Aviation fuel is not called unleaded at all. It is called 100LL which stands for 100 Octane low lead. It is in fact leaded gasoline and shouldn't be used in autos designed for unleaded fuel.

Gary, this octane thing comes up a few times a year and i must say it is funny to read all the various misconceptions. I blame the fuel companies advertising. They always call it premium or super or whatever. When in reality, there is nothing premium or super about it other than the cost.
Reply With Quote
  #24  
Old 01-20-2009
CBFranger's Avatar
Member
 
Join Date: May 2008
Location: Tampa Bay Area
Posts: 1,029
Quote:
Originally Posted by IN2 FX4 View Post
There is so much misinformation in this post and I hope nobody reads it and believes all of it.

I have never read anywhere that high octane fuel has a temperature of ignition. It does tend to burn slower and more uniformly. It also resists pre-ignition. High octane fuel cannot change timing but advancing the timing is done when using higher octane if the engine does not have higher compression to utilize the higher octane fuel. Advancing the timing is not closer to TDC, it is farther away from TDC.


Incase you missed automechanics 101, advancing the timing is moving it closer towards TDC. The spark plug fires before the piston reaches TDC.

Knocking happens because of two reasons, hot spots, and charge temperature. Longer carbon chains have a higher temperature of combustion. In theory, longer carbon chains also have more energy, but the way they blend it, there is actually less energy.

Thus, a higher octane will allow you to advance timing which results in a quicker, more complete combustion.

So if you are so dumb as to think that I was saying changing the fuel changes its timing as if spark timing were magic....well god save your soul and perhaps a reading comprehension class and giving people the benefit of the doubt would would benefit you in life.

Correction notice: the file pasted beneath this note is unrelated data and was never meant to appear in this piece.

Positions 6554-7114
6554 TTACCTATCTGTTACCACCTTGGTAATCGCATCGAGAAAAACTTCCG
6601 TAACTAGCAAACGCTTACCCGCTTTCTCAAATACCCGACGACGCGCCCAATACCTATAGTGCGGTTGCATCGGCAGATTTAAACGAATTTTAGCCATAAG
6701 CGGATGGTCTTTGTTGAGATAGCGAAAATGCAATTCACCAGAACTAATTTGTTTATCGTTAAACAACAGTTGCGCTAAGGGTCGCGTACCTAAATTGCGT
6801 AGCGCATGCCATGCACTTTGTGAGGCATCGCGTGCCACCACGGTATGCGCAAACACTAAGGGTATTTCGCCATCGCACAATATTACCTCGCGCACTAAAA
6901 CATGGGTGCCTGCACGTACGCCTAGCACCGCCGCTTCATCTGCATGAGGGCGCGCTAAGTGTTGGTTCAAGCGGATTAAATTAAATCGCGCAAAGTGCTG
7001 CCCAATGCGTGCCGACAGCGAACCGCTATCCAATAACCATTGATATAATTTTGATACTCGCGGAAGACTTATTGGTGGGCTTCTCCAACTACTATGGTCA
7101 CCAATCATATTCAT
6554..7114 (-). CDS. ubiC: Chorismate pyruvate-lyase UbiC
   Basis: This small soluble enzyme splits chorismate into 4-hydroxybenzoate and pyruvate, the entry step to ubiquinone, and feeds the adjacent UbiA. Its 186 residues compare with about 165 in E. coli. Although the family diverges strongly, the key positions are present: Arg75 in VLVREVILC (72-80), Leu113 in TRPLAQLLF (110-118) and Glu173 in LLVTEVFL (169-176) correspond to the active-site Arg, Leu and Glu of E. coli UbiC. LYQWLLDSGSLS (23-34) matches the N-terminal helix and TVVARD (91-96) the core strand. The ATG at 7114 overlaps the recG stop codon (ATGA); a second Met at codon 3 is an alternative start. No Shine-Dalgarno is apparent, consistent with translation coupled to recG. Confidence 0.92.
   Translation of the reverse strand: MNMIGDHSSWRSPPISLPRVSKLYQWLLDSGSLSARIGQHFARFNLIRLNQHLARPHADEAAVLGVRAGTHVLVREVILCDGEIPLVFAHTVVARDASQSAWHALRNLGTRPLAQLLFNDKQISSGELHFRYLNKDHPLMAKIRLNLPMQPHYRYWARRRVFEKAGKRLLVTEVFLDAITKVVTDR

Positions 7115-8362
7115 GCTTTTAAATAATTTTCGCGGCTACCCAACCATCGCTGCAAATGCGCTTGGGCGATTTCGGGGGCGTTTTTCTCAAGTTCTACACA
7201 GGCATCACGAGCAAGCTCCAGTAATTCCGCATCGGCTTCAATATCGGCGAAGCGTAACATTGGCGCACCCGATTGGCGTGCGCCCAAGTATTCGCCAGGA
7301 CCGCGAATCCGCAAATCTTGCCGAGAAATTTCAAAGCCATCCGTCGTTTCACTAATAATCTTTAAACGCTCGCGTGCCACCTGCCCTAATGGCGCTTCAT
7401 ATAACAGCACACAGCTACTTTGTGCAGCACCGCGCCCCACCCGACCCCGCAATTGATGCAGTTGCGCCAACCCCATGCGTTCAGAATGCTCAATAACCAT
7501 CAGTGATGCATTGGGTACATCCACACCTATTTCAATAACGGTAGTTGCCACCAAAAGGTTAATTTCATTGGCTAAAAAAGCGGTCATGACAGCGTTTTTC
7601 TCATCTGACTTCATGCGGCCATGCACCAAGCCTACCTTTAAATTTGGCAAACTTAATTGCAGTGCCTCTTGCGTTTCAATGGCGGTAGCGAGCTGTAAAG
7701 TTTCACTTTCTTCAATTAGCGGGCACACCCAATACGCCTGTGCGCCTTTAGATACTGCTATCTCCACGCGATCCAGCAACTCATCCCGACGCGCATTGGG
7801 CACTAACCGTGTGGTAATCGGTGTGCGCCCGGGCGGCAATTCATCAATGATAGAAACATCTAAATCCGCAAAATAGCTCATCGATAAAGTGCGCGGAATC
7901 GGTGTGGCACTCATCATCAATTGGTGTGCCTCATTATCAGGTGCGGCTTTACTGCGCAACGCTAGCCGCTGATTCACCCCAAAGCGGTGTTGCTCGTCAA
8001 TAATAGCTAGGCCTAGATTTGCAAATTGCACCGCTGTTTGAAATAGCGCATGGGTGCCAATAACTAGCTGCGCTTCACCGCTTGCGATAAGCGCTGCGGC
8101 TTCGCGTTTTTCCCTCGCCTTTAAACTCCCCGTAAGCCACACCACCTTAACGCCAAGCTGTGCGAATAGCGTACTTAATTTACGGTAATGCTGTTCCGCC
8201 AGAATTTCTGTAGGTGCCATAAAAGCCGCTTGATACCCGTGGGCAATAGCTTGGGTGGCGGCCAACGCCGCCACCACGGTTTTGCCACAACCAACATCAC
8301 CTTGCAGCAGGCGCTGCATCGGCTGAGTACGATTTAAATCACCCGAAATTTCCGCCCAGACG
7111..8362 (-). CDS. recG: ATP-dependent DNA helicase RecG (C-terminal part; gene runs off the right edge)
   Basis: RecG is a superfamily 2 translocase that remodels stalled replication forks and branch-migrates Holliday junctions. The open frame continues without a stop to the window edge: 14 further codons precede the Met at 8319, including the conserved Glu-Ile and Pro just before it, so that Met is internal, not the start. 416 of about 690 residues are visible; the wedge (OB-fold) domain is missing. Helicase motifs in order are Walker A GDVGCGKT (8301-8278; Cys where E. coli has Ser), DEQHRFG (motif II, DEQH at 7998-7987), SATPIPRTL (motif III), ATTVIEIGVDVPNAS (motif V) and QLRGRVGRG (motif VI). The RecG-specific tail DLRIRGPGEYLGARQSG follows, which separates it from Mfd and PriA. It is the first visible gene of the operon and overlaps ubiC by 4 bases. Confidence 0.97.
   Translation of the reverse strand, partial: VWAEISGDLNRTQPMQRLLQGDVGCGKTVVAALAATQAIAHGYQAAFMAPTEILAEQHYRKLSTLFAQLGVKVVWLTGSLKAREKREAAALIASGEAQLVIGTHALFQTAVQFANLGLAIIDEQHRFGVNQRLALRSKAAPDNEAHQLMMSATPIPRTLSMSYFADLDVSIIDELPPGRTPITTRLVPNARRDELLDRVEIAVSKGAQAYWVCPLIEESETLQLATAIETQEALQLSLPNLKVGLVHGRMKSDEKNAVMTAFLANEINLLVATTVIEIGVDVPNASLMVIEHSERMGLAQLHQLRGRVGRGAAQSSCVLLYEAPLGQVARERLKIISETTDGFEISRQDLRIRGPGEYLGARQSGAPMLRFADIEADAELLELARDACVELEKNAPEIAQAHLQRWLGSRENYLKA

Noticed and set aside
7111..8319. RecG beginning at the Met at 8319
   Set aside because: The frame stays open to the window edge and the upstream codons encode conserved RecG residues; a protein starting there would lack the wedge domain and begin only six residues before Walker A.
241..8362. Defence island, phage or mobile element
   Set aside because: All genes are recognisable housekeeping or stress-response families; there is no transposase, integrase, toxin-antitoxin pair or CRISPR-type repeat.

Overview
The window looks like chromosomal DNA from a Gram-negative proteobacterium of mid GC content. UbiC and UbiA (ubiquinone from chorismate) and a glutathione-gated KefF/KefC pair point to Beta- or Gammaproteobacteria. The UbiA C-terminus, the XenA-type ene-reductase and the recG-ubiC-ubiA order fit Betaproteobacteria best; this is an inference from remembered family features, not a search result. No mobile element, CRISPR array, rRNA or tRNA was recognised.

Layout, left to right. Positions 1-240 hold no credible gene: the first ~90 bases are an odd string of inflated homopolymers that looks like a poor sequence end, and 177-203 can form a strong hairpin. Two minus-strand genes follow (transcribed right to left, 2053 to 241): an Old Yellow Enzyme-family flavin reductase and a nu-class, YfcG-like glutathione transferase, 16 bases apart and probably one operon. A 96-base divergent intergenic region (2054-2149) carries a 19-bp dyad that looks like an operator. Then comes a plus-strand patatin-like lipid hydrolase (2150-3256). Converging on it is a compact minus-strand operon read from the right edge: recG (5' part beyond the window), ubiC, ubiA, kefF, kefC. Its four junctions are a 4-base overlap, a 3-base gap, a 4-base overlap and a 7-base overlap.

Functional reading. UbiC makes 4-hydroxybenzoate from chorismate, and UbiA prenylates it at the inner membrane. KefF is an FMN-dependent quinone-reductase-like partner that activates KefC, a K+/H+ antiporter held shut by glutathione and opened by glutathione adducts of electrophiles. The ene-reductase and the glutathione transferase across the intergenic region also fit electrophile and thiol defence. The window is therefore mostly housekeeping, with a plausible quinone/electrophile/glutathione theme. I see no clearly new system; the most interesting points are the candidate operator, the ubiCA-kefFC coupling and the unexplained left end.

Last edited by CBFranger; 01-20-2009 at 01:19 PM.
Reply With Quote
  #25  
Old 01-20-2009
CBFranger's Avatar
Member
 
Join Date: May 2008
Location: Tampa Bay Area
Posts: 1,029
BTW, longer carbon chains also tend to be more viscous and higher in density...so you're wrong there as well. Whether it is actually true in real world application, I doubt.
Reply With Quote
Reply

Related Topics
Thread Thread Starter Forum Replies Last Post
Timing & Octane vs MPG wydopnthrtl General Ford Ranger Discussion 11 11-01-2008 02:17 PM
MPG's are getting worse 00xlt4x4 4.0L OHV & SOHC V6 Tech 6 11-11-2007 08:09 AM
98 3.0 MPG Log (shows how mods affected MPG) Marcaronio 2.9L & 3.0L V6 Tech 23 05-11-2007 09:11 PM
Squealing/Chirping Noise getting worse and worse... pastfinder 2.9L & 3.0L V6 Tech 25 05-06-2007 10:58 AM
why would my new alpine speakers sound worse than my stock speakers? james13f Audio & Video Tech 21 04-03-2005 06:01 PM


Thread Tools Search this Thread
Search this Thread:

Advanced Search

Posting Rules
You may not post new threads
You may not post replies
You may not post attachments
You may not edit your posts

BB code is On
Smilies are On
[IMG] code is On
HTML code is Off
Trackbacks are Off
Pingbacks are Off
Refbacks are Off



All times are GMT -6. The time now is 07:32 AM.


We are a participant in the Amazon Services LLC Associates Program, an affiliate advertising program designed to provide a means for us to earn fees by linking to Amazon.com and affiliated sites.